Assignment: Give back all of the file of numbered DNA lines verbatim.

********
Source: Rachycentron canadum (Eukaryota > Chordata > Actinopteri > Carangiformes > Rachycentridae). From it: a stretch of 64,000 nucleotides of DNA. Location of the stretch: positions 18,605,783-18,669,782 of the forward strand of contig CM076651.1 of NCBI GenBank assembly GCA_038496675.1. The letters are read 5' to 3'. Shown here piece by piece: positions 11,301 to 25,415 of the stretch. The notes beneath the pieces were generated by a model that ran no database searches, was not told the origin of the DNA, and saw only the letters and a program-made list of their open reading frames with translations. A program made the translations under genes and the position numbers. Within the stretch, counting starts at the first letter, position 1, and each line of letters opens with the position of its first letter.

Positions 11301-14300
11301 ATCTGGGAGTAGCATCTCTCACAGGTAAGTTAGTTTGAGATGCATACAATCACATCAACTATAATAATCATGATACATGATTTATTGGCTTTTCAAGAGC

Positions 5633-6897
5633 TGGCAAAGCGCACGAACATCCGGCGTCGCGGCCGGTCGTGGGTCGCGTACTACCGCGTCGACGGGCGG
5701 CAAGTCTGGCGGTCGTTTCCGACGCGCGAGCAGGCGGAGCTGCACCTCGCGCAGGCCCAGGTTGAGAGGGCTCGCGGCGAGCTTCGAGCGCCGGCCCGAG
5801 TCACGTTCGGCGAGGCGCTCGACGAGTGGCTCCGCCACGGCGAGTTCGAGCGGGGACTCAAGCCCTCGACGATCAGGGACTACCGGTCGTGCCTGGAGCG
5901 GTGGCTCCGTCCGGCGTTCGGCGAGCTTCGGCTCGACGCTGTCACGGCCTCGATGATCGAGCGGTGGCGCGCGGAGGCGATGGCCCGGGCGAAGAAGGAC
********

Source: Rachycentron canadum (Eukaryota > Chordata > Actinopteri > Carangiformes > Rachycentridae). From it: a stretch of 64,000 nucleotides of DNA. Location of the stretch: positions 18,605,783-18,669,782 of the forward strand of contig CM076651.1 of NCBI GenBank assembly GCA_038496675.1. The letters are read 5' to 3'. Shown here piece by piece: positions 11,301 to 25,415 of the stretch. The notes beneath the pieces were generated by a model that ran no database searches, was not told the origin of the DNA, and saw only the letters and a program-made list of their open reading frames with translations. A program made the translations under genes and the position numbers. Within the stretch, counting starts at the first letter, position 1, and each line of letters opens with the position of its first letter.

Positions 11301-14300
11301 ATCTGGGAGTAGCATCTCTCACAGGTAAGTTAGTTTGAGATGCATACAATCACATCAACTATAATAATCATGATACATGATTTATTGGCTTTTCAAGAGC

Positions 5633-6897
5633 TGGCAAAGCGCACGAACATCCGGCGTCGCGGCCGGTCGTGGGTCGCGTACTACCGCGTCGACGGGCGG
5701 CAAGTCTGGCGGTCGTTTCCGACGCGCGAGCAGGCGGAGCTGCACCTCGCGCAGGCCCAGGTTGAGAGGGCTCGCGGCGAGCTTCGAGCGCCGGCCCGAG
5801 TCACGTTCGGCGAGGCGCTCGACGAGTGGCTCCGCCACGGCGAGTTCGAGCGGGGACTCAAGCCCTCGACGATCAGGGACTACCGGTCGTGCCTGGAGCG
5901 GTGGCTCCGTCCGGCGTTCGGCGAGCTTCGGCTCGACGCTGTCACGGCCTCGATGATCGAGCGGTGGCGCGCGGAGGCGATGGCCCGGGCGAAGAAGGAC